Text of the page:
Dr. Wilford Weber to Receive Posthumous Little League Urban Initiative Volunteer of the Year Award
WILLIAMSPORT, Pa. (Aug. 2, 2007) – On and off the baseball field, Dr. Wilford Weber dedicated much of his life to furthering the education of children in his adopted hometown of Houston, Texas, and Little League International will recognize his commitment with the presentation of the Howard and Gail Paster Little League Urban Initiative Volunteer of the Year Award at the 61st Little League Baseball World Series in Williamsport, Pa.
|Dr. Wilford Weber|
“Will Weber embraced the mission of Little League and recognized the
significance of the Little League Urban Initiative,” David James,
director of the Little League Urban Initiative, said. “Volunteering as
a local league umpire and umpiring Texas District 16 tournaments was
only a small part of his contribution to Little League in Houston. As
the only president Neartown Little League ever had, he was a leader in
the community and instrumental in establishing the league. His vision
of Little Leaguers playing on a splendid field was realized with the
dedication of Eric Hilton Field at Wharton Elementary School in
Dr. Weber, a native of Pennsburg, Pa., passed away in June. He was 68.
A graduate of Perkiomen High School in Pennsburg, Dr. Weber attended Muhlenberg College in Allentown, Pa., where he received a bachelor’s degree in history. He later earned his doctorate in education from Philadelphia’s Temple University.
Professionally, Dr. Weber was an assistant professor at Syracuse University in New York, before accepting a teaching position at the University of Houston. At the University of Houston he was an associate professor, twice serving as department chair of Curriculum and Instruction.
Dr. Weber served on the committee that wrote the first Houston Independent School District Student Code of Conduct, was executive director of the Houston Association of School Administrators, and consulted for schools throughout Texas. He also trained teachers for the Department of Defense in Italy and Germany, and helped to orient scientists to become classroom teachers through the Baylor College of Medicine in Waco, Texas.
“Will Weber was not just one of the league presidents in my district, he was a close personal friend,” Charlie Fox, Texas District 16 administrator, said. “His energy was endless and was emulated by his board of directors, but more importantly, by the players in Neartown Little League.
“Everywhere Will went he made an impression on people,” Mr. Fox said. “When not busy with league matters he was watching his grandson play ball. Last year, Will, his family, and I traveled to Williamsport to watch the Urban Jamboree teams, and a few World Series games. Will played a large role in the development of the Little League Urban Initiative in Houston.”
Little League International created the Little League Urban Initiative Volunteer of the Year Award in recognition of the vital volunteer service being performed by thousands of dedicated people in urban settings around the country. This award annually acknowledges an adult volunteer involved with a Little League program participating in the Urban Initiative. The recipient has provided a positive Little League experience for the children and adults within a local league’s metropolitan neighborhood or community.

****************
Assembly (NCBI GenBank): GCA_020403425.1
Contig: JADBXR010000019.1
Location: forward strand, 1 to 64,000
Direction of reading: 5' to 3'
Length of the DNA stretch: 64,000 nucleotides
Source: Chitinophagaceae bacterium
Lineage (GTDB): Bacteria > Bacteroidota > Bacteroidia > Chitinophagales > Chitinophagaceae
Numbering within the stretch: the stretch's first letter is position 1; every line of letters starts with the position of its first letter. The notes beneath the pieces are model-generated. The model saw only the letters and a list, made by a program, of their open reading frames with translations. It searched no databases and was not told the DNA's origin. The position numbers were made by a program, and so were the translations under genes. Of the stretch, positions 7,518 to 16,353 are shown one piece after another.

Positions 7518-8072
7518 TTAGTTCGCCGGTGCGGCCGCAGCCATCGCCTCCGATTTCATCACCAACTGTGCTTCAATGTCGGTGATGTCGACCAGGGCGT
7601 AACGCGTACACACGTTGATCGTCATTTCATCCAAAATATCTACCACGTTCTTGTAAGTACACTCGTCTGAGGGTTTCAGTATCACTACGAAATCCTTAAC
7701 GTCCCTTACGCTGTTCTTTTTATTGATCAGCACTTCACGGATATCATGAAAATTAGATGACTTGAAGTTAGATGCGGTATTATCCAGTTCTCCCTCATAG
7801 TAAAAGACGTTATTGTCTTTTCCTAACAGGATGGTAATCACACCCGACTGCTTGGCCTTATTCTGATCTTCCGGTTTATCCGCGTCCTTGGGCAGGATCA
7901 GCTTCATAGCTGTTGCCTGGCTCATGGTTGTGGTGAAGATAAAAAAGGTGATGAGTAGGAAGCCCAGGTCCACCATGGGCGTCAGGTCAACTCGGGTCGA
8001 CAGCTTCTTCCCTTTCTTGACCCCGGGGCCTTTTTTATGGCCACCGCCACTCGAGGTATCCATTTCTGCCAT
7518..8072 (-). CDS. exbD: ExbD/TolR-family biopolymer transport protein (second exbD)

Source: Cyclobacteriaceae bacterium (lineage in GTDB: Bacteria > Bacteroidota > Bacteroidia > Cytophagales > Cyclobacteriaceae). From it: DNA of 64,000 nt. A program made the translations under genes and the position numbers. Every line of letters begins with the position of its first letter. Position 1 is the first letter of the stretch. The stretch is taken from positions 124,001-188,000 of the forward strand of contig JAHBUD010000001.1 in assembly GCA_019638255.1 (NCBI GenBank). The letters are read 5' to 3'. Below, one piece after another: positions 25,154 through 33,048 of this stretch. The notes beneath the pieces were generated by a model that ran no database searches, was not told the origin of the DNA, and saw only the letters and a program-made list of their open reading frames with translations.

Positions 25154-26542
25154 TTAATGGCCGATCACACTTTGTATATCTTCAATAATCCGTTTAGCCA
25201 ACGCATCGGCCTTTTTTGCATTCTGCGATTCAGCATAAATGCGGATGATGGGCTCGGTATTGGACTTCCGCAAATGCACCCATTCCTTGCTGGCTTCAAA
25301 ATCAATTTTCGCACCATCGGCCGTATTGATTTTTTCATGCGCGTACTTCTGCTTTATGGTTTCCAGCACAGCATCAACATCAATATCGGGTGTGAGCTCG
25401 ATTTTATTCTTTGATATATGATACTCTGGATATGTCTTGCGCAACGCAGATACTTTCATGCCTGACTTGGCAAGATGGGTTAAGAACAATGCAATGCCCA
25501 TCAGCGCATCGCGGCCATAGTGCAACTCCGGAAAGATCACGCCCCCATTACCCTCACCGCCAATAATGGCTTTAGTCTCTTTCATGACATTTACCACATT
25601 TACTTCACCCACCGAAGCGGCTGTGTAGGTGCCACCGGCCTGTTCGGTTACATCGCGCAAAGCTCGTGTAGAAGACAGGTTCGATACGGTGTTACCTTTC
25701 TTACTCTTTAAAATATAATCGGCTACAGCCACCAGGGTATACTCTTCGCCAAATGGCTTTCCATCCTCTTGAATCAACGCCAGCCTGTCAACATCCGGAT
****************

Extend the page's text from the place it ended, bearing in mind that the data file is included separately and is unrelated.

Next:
“Dr. Weber’s selfless commitment on behalf of the current and future children and volunteers in Neartown Little League can not be understated or overlooked,” Stephen D. Keener, president and chief executive officer of Little League Baseball and Softball, said. “Such commitment to a dream should be applauded by all who had a hand in the chartering of Neartown Little League and those who reap the benefits of his vision and leadership. For these reasons, Little League is honored to present Dr. Weber’s family with the award.”
Mr. Paster, the president of the Little League Foundation Board of Trustees, is executive vice president of public relations and public affairs, at WPP Group, and was chairman of “A World of Opportunity - Little League Baseball Capital Campaign for the Future.” Mrs. Paster is director of the Folger Shakespeare Library in Washington, D.C.
The Little League Urban Initiative has seen success in more than 85 U.S. cities since it began in 2000. In the past year, Lemon Grove Little League and Encanto Little League near San Diego; Culver Marina Little League in Los Angeles; Lighthouse Little League in Philadelphia; and Neartown Little League were among several leagues that received funding and assistance through the Little League Urban Initiative. Currently, more than 200 local Little Leagues in the U.S. are part of the Urban Initiative. Through 2006, the program stimulated the addition of 2,779 teams and 33,000 players.
Little League Baseball and Softball is the world’s largest organized youth sports program, with nearly 2.7 million players and 1 million adult volunteers in every U.S. state and scores of other countries.